Credit Michelle Maternowski

Positive Behavioral Intervention and Supports” is a federal school discipline policy created and implemented in public schools during Barack Obama’s presidency.

The goal is to find what the feds call a “multi-tiered approach to social, emotional and behavior support” – basically, to find alternative ways to discipline bad behavior by students.

WILL researchers say these types of suspension policies have hurt academic performance in Wisconsin’s K-12 schools. They say PBIS promotes “softer” discipline policies – “pro-active” interventions, rather than suspensions. And they say this has impacted proficiency in math and reading; their data shows those scores are lower in schools that implement PBIS.

They also say there’s evidence that teachers and students in those schools feel less safe. And they recommend that local leaders – school boards, district administrators and teachers – be the ones determining discipline policies, not the U.S. Department of Education.

“While the Obama administration may have been well-intentioned in their advocacy for PBIS, they usurped local authority by pushing this one-size-fits-all discipline on school districts,” writes WILL Research Director Will Flanders. “This study shows that while these policies may have accomplished their goal in decreasing suspensions among African American students, the policies appear to have unintended consequences on the education climate.”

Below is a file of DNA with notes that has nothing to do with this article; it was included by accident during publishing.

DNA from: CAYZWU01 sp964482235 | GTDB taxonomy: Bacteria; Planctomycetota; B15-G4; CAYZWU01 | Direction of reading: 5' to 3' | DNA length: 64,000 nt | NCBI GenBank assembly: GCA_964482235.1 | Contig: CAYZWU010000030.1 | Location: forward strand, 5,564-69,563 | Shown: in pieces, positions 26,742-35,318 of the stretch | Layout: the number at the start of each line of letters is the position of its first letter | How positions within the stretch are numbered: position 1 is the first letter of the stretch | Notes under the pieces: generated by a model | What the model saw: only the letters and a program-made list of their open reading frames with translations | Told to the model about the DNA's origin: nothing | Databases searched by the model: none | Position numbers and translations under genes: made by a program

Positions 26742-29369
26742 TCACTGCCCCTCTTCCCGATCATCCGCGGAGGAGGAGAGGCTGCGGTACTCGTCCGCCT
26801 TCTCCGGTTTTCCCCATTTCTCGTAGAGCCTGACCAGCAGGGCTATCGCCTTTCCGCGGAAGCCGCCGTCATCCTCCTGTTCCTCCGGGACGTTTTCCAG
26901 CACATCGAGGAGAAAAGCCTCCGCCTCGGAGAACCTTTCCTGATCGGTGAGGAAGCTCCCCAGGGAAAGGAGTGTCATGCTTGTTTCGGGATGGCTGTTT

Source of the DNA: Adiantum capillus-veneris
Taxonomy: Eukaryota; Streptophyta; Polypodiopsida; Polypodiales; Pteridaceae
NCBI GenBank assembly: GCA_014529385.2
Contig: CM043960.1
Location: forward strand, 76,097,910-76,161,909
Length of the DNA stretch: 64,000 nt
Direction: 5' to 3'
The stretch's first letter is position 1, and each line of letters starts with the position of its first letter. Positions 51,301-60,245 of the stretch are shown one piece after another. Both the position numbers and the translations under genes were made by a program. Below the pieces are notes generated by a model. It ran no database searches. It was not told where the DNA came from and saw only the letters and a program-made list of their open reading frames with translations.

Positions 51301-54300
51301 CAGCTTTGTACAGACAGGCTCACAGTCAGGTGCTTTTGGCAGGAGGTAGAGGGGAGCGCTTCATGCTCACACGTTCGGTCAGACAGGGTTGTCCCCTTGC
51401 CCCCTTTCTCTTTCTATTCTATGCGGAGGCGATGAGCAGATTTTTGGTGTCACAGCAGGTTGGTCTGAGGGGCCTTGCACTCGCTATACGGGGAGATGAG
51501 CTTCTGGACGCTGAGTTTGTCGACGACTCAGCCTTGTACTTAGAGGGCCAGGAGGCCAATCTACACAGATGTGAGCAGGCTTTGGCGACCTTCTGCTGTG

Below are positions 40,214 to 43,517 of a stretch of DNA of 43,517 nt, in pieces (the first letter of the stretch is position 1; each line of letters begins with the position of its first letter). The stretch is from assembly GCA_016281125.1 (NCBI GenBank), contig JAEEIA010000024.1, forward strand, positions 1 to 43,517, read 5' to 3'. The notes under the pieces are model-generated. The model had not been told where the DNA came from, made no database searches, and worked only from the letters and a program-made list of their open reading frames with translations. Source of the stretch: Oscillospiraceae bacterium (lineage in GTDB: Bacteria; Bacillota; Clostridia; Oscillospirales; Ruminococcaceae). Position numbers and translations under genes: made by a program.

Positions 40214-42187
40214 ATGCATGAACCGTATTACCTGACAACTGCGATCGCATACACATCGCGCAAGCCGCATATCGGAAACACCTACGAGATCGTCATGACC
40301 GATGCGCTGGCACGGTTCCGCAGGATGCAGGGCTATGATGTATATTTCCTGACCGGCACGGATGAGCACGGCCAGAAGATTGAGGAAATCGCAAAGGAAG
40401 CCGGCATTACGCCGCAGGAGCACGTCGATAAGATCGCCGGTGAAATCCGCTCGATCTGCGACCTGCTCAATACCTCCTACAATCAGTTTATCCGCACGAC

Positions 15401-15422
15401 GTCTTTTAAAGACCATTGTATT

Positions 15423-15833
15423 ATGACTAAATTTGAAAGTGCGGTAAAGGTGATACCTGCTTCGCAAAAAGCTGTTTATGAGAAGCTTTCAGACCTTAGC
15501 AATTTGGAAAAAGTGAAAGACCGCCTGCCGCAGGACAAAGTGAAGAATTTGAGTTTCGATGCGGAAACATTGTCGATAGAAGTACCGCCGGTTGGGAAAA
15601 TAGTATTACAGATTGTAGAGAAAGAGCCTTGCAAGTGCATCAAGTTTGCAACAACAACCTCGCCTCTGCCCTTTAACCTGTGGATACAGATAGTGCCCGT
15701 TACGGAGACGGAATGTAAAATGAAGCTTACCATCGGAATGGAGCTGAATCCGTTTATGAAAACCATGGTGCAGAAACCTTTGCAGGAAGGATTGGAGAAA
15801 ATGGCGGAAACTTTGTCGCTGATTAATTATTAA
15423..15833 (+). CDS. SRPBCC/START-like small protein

Districts including Milwaukee Public Schools have had PBIS systems in place for several years. And leaders have said quite the opposite of what this report found – that PBIS reduces classroom disruptions and leads to increased student achievement.

 

Last Week's Assignment

You might remember, during our last news quiz I put out a call to parents: Send me your stories about how you selected a school for your students.

Many people responded to the call! And Friday marks the end of National School Choice Week – a celebration spanning several school communities here in Milwaukee, home to the longest-running parental choice program in the country.

You can listen to the parent submissions we received – plus, continue sending in your own – here.

What's coming up?

February means the Super Bowl, Valentine’s Day and – perhaps most importantly, for the education sector – last-minute ramp-up before the Forward Exam testing window opens up in Wisconsin schools.

And as always, eyes continue to be on Washington, D.C. as national lawmakers wrangle with school-related issues such as DACA, among others, which are deeply intertwined with negotiations around the federal budget.

What’s happening in your district? Your classroom? Your PTA meetings? I want to know! Connect with me on social media, or submit your question below. I connected with several new faces this month – let’s keep the trend going as the new year progresses!

Have a question about education you'd like Rachel to dig into? Submit below.